My final interview in the series Art Intercom is up on icommons. This week I interview artist Kathryn Smith. Check it out!
Kathryn Smith likes good secrets. Not necessarily fun or beautiful ones – in fact her work often reveals those that are dark and violent — but her talent lies in her ability to both find and create hidden narratives, and obscured meaning, within a variety of mediums including film, photography and drawing. This week I spoke to Smith about her interest in the underbelly of filmic coding, how her simultaneous practice as a curator and critic informs her work, and the project she has planned for the upcoming icommons exhibition. Smith marks the final artist interview in a series of six, leading up to summit.
Art Fag City: So in your artist statement you talk about the cinematic still having ambiguous meaning such that they imply a kind of violence. As a cinematic device, overuse of these shots can feel manipulative, and invasive and violence sometimes is a result of this, but I am interested in how you specifically address this in your work.
Kathryn Smith: Well, I suppose I look for [the violence.] That artist statement was written a couple years ago when I was working with films as a primary source material, but what I'm busy with right now, and probably what I'll do as part of my Summit project, is working with photographs from newspapers or images found online. I feel quite a connection with Joy in that regard . I'm naturally drawn to images that are violent, or imply violence without being overly sensational. I find I can't deal with too much gore anymore, but I do enjoy images where there is a protagonist whose actions are not really clear, images in which the action could go either way. I suppose that's what I enjoy about watching films by pausing or watching in frame advance mode, just to see what the narrative possibilities are outside the narrative flow of a given cinematic narrative.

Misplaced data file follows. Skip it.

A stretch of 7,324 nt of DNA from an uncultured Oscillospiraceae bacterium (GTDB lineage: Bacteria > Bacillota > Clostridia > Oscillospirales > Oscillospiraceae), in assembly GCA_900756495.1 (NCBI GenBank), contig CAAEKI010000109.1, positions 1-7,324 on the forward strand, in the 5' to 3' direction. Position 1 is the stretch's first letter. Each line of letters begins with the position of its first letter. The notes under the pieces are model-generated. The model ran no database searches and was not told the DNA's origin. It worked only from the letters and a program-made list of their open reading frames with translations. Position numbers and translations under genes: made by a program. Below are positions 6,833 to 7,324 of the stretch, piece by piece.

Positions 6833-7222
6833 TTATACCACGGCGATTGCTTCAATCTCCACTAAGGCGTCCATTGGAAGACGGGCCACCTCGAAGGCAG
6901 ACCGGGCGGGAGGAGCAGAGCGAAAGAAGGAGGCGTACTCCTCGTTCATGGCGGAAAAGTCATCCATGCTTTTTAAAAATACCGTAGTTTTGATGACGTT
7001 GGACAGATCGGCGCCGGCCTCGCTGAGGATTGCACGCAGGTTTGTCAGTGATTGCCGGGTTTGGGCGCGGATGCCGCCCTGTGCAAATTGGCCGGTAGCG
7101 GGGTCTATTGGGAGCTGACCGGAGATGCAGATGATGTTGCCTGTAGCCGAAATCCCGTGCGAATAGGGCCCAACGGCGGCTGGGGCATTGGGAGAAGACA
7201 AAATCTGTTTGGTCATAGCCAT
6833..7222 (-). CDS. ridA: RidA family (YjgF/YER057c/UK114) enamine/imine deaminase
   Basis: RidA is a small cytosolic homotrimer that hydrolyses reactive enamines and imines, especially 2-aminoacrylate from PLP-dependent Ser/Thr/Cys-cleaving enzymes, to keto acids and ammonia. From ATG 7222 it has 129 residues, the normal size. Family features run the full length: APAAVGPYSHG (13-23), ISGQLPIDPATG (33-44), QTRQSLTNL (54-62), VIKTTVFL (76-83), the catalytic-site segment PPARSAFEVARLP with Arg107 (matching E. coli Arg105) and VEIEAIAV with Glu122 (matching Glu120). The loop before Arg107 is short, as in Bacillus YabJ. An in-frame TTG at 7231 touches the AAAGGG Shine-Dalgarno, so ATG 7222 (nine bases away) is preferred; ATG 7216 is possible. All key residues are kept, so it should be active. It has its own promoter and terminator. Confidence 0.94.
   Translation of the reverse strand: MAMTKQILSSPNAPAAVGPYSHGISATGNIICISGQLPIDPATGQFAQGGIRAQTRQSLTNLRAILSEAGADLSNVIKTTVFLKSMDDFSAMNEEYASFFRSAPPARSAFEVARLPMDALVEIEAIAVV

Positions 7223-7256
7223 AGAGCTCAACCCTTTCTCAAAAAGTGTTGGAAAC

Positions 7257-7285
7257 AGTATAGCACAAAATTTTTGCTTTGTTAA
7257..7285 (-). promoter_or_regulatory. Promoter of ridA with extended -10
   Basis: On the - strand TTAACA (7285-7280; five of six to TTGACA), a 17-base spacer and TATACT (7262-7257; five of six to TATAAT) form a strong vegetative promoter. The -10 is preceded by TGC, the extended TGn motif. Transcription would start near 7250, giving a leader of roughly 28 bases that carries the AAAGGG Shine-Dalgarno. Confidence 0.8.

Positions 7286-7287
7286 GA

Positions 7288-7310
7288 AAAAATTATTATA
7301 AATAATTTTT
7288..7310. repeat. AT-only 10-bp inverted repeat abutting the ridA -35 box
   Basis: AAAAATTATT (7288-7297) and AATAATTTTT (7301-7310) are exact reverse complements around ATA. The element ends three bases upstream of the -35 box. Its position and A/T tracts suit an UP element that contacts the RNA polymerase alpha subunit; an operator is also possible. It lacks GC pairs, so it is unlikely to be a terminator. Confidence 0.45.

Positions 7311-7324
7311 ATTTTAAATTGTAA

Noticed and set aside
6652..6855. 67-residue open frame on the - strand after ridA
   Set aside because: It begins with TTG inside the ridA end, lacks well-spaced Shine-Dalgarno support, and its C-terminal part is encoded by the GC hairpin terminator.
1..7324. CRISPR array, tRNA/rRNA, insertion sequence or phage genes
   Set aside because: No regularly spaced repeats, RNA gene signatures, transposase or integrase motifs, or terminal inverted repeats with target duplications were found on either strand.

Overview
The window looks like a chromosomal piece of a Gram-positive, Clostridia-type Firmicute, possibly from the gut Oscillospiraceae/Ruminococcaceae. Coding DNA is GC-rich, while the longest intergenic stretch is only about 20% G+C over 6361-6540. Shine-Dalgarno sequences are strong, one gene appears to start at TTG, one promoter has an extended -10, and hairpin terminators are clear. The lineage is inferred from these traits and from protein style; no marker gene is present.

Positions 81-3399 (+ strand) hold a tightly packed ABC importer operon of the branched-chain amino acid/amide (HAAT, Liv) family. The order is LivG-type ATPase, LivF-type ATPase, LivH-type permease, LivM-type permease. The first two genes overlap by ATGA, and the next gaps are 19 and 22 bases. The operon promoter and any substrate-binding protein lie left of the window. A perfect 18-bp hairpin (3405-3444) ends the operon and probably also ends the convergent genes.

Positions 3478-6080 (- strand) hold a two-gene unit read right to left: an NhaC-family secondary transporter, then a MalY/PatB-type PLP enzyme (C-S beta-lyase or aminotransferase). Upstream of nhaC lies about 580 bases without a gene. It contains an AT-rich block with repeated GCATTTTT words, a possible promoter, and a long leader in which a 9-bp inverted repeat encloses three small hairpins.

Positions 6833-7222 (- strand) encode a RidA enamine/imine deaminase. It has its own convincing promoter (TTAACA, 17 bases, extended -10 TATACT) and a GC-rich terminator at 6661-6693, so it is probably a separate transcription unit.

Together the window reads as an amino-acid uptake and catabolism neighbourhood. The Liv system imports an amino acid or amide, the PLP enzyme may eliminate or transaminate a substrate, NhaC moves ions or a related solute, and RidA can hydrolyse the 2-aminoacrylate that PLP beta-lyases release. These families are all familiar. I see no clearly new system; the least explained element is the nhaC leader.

AFC: And do you feel there is a particular work where this shows up?
KS: I do steal excessively from existing film, and I do use the form in that way. I did a performance piece a couple of years ago called Jack in Johannesburg and I made a film resulting from that performance which remixed documentary footage from the performance with as many dramatized and documentary-style narratives around the Jack the Ripper narrative as I could find, and I included as part of the dialogue for that film, soundbytes from Alfred Hitchock's film Rope which is based on the Leopold and Loeb murder case where two men murder someone as an intellectual challenge, and they discuss this act in the beginning of Rope. So I don't only do it with visuals. I use the strategy with voice overs and soundbytes that I find and use in this way.
To read the full interview click here.